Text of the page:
Pushing to the Front (1894)

At age 44, Marden switched careers to professional authorship. It was a bold decision to which he had given careful thought, having suffered repeated business reversals and a hotel fire. His fervent sense of idealism along with an urgent sense of "now or never" in middle life spurred him onward in his new goal.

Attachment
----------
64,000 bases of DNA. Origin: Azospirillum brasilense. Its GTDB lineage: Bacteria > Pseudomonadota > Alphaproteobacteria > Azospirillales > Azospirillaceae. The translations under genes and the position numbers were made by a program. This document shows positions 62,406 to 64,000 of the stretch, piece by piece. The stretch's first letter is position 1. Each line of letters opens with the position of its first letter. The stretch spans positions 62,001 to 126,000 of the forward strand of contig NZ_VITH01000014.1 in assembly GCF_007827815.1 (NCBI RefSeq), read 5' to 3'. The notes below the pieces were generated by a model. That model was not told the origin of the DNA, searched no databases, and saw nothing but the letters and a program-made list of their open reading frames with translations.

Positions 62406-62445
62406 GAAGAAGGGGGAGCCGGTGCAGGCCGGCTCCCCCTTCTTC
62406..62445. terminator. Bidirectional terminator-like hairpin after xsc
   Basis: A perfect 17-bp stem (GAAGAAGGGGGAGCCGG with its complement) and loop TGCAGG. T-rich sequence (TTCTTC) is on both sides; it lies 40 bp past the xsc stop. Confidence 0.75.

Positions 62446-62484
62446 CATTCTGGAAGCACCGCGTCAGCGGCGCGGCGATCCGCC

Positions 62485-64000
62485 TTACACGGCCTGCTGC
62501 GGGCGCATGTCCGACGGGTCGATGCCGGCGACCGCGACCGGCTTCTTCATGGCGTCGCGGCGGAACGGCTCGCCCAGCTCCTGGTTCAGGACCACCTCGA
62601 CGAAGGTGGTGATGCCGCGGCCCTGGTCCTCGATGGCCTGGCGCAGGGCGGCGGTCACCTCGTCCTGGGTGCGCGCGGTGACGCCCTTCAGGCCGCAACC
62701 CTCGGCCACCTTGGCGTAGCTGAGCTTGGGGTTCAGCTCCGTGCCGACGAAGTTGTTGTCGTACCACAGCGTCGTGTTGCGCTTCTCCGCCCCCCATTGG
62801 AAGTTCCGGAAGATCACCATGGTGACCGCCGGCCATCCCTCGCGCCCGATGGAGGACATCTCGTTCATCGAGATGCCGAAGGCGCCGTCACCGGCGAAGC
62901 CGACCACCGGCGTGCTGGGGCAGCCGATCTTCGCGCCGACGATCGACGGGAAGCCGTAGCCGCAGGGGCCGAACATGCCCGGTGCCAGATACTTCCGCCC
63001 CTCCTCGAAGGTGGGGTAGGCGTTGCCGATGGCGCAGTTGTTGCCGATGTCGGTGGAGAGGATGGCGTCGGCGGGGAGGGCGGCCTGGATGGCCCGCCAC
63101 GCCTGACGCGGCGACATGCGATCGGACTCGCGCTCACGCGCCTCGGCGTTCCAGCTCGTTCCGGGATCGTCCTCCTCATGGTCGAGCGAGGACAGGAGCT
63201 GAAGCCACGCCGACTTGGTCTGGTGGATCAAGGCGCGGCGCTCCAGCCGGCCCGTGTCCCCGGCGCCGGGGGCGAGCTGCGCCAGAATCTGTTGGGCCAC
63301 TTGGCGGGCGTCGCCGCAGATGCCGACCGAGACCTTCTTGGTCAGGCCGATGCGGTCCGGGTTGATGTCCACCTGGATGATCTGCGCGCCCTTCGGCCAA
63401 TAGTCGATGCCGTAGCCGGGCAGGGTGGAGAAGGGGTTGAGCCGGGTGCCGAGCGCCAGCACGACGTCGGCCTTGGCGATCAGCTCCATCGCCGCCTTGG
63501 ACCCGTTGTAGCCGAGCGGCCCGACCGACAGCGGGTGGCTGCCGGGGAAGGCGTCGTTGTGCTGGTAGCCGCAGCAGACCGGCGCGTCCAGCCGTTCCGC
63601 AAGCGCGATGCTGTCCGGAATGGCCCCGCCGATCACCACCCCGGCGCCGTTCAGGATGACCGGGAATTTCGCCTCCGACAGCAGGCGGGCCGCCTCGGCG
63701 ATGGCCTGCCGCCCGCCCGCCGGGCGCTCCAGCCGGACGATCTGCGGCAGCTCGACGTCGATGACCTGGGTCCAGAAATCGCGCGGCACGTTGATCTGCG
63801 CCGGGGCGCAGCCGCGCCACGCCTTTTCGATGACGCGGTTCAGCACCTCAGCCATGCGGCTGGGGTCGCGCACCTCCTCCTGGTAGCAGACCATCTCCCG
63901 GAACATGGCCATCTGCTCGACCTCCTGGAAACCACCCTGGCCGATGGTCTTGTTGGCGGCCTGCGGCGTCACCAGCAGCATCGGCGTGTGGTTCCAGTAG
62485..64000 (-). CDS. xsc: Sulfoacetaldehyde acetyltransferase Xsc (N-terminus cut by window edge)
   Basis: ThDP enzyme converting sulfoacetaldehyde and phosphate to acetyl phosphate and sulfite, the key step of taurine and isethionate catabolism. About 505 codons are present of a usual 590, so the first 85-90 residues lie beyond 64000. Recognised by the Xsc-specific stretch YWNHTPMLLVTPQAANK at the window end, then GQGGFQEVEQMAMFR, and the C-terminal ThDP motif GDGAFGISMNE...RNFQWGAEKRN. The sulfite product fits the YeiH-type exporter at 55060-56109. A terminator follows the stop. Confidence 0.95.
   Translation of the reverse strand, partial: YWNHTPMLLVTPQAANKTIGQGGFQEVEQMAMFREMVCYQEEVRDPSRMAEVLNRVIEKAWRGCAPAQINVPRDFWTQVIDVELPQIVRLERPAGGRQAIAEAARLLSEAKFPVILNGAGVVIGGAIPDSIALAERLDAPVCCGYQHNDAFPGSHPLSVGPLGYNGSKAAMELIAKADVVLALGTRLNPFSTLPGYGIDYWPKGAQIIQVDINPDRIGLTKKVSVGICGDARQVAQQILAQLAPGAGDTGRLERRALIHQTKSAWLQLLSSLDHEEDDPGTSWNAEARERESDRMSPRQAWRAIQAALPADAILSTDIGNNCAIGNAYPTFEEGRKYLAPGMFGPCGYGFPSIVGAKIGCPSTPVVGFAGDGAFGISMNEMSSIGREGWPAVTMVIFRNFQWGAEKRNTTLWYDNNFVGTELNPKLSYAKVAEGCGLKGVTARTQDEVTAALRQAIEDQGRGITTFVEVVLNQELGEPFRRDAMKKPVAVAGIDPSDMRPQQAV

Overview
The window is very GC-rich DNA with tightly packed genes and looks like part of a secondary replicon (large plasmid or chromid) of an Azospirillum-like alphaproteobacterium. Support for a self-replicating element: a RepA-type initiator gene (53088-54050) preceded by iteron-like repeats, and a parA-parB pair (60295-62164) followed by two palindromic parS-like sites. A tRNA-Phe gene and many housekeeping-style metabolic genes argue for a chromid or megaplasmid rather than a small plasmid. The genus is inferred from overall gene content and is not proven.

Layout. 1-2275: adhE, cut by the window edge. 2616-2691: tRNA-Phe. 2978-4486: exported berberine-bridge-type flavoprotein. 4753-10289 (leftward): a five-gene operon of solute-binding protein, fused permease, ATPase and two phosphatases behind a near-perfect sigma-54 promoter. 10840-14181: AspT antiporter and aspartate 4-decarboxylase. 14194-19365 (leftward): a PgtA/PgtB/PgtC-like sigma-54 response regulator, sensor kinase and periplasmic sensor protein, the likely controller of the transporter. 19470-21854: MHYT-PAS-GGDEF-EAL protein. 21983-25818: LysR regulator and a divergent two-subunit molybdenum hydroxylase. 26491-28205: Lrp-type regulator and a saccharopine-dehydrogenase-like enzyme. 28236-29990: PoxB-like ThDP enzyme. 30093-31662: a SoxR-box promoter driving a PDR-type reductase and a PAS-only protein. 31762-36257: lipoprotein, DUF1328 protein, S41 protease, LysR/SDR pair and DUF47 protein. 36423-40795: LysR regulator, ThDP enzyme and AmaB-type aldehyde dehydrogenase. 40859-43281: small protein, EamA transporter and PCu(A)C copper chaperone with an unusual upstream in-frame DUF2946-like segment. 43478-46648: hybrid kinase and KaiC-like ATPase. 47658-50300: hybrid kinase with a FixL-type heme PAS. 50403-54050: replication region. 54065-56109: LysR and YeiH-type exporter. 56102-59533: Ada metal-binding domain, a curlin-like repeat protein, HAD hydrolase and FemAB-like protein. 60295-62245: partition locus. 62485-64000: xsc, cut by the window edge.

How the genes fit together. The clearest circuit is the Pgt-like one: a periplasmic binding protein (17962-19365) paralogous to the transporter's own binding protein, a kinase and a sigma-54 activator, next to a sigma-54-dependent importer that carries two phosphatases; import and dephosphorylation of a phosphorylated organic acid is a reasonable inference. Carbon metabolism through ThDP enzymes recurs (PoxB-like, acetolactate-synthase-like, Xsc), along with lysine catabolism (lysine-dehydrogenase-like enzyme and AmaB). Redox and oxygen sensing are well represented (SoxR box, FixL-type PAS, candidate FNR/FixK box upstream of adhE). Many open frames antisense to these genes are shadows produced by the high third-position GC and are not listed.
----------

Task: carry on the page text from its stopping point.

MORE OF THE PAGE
Margaret Connolly, a contemporary who worked for Marden's publishing firm in the early 1900s, describes the incident of the hotel fire, his narrow escape from death, and the loss of his original manuscript, which he later re-wrote and entitled Pushing to the Front. Marden's unwavering determination to start from scratch after this devastating loss was characteristic of the man and his writings. Connolly writes: